In recent decades, the British weekly shop has undergone a revolution. Supermarket giant, Tesco, now controls over a quarter of our massive £128 billion grocery market and, along with its main rivals, provides us with everything from televisions and insurance to clothing and credit cards as we rummage through the vegetable aisle and pick up our bread and milk. But with the rise of Tesco and its rivals, talk of our shopping habits seems to have taken on the language of a horror story. People now bemoan the emergence of ‘ghost towns’, decry the ‘death’ of the local store and fear the looming, inexorable power of a monstrous monopoly that swallows land, spits out small businesses, destroys community spirit and ruthlessly subdues suppliers.
Amid fears over the power of supermarkets, the Competition Commission has been conducting an investigation into Britain’s grocery market to work out whether consumers are receiving the benefits of vigorous competition. After 550 submissions, 65 hearings and data from 14 000 grocery stores, the Commission released its provisional findings last week. Its initial conclusions indicate a ‘not guilty’ verdict for supermarkets on the charges of pushing competitors out of the market, bullying suppliers and limiting choice.
Predictably, these findings have caused outrage in certain quarters, with the investigation being branded a ‘whitewash’. Small businesses, environmentalists and even anti-poverty campaigners have all attacked the Commission’s report. They believe the Commission has only addressed competition between big supermarkets, ignoring smaller shops and the difficulties they face, and has not heeded concerns about supermarkets’ relationship with suppliers and the problems of shops’ environmental impact. What these groups would have us believe is that supermarkets are the root of all evil.
Unfortunately all these organisations ignore the one inescapable fact of the groceries debate. Supermarkets are primarily successful not because of unfair and immoral practice but because consumers are well served by them. It may be an unpopular view but as an inner city MP (without an agricultural lobby to satisfy) I can articulate what others in rural seats cannot ? that supermarkets have by and large been a positive force in an ever busier world. They provide excellent value for money and a phenomenal choice of highly quality produce, bringing to consumers goods they had not even heard of a decade ago. Whilst some folk whimsically reminisce about the days when one separately visited the local butcher, the baker and the greengrocer, most working people would admit that they in fact have neither the time nor the desire to queue at a range of stores on a Saturday afternoon. Even if they did, it is quite likely that local stores would not have the capacity to serve the needs of our growing population. Nor, too frequently, do such small stores appeal to the desire for innovation by an increasingly discerning consumer.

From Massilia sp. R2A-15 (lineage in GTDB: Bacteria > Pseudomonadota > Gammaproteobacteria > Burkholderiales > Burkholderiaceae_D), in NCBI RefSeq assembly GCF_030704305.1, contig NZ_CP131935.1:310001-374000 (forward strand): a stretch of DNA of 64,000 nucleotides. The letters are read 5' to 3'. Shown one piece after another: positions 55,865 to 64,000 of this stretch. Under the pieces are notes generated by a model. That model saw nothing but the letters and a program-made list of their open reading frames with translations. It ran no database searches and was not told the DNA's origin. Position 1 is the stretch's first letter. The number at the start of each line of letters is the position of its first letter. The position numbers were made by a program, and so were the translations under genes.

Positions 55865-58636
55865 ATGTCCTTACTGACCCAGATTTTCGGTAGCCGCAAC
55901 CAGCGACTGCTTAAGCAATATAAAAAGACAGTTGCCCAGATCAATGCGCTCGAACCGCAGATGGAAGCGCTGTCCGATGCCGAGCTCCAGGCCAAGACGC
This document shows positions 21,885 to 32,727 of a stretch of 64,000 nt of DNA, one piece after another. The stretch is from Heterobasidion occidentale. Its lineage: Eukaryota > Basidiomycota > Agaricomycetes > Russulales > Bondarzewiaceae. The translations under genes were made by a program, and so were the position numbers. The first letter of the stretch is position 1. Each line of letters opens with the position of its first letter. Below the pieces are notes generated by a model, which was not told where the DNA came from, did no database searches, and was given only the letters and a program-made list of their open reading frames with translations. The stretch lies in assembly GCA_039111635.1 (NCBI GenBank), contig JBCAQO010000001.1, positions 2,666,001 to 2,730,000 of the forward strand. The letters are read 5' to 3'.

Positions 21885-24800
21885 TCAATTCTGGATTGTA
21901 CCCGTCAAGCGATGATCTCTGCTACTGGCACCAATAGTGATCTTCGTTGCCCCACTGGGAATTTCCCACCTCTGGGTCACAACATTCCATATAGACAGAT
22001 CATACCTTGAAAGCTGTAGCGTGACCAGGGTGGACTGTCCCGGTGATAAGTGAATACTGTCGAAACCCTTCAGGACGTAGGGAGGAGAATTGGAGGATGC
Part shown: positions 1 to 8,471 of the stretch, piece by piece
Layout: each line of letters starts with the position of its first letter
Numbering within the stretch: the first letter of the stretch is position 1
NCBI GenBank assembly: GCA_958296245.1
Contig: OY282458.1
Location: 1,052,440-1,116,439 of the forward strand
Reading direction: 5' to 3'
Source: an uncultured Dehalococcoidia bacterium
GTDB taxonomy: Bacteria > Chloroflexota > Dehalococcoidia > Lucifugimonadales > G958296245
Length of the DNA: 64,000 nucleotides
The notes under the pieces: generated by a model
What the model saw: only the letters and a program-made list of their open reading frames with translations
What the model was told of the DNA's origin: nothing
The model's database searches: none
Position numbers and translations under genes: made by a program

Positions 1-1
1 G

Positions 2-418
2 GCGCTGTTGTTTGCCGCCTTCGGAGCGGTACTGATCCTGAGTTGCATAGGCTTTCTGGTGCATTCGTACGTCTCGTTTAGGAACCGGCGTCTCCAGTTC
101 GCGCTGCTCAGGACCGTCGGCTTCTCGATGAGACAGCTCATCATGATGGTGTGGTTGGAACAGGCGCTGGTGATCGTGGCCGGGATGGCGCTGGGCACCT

Supermarkets understand the intense competition within the groceries market and are constantly looking at ways to diversify and appeal to new customers to gain an advantage over rivals. As a result, they are generally receptive to the fast-changing desires of the consumer and lead the way in best practice. Marks and Spencer, for instance, is now aiming to be one of Britain’s most environmentally responsible retailers and is currently phasing in a charge for plastic carrier bags and beginning to use food waste to power some of its stores. Similarly, Asda is aiming to cut its packaging by a quarter over this year in response to customer complaints. Supermarkets have the power to drive through positive change which smaller businesses may not be able to initiate but can certainly follow.
Despite some of the advantages supermarkets may have over smaller rivals, the Competition Commission believes that ‘Large retailers do not always get the best price from suppliers. Convenience and specialist store numbers are not in such a state of decline to suggest that a waterbed effect exists?.The evidence is that convenience stores and specialist grocers that provide consumers with a strong retail offer will prosper.’ This is certainly true of the situation in my own constituency where the popularity of farmers’ markets in Marylebone and Pimlico has proved that smaller suppliers and stores can prosper if they are adaptable and tap into consumer demand.
The Commission does acknowledge that the practice of landbanking (where stores buy surrounding land to prevent competition from setting up shop) has the potential to reduce consumer choice. It also recognises that the relationship between supermarkets and their suppliers needs to be re-examined to ensure that supermarkets offer a fair deal and do not transfer unexpected costs and unfair risks to their suppliers. It therefore intends to recommend changes to planning laws and introduce a strengthened Code of Practice, perhaps under the jurisdiction of a ‘supermarket ombudsman’, to give suppliers a voice. This is sensible, but in no way justifies the hysteria against our successful and thriving supermarket sector.
These issues are important and it is right that they are properly addressed. However, in spite of those who believe that all problems require greater regulation and interference, the grocery issue will always boil down to consumer choice. Shoppers will vote with their feet and spend their money at the stores which cater to their needs. On that principle, supermarkets will continue to be rewarded so long as they offer value, choice, quality and ? increasingly ? an ethically and environmentally sound approach to their practice. Provided that smaller retailers are given the opportunity to do the same, local businesses will survive as long as the local shopper wants them to.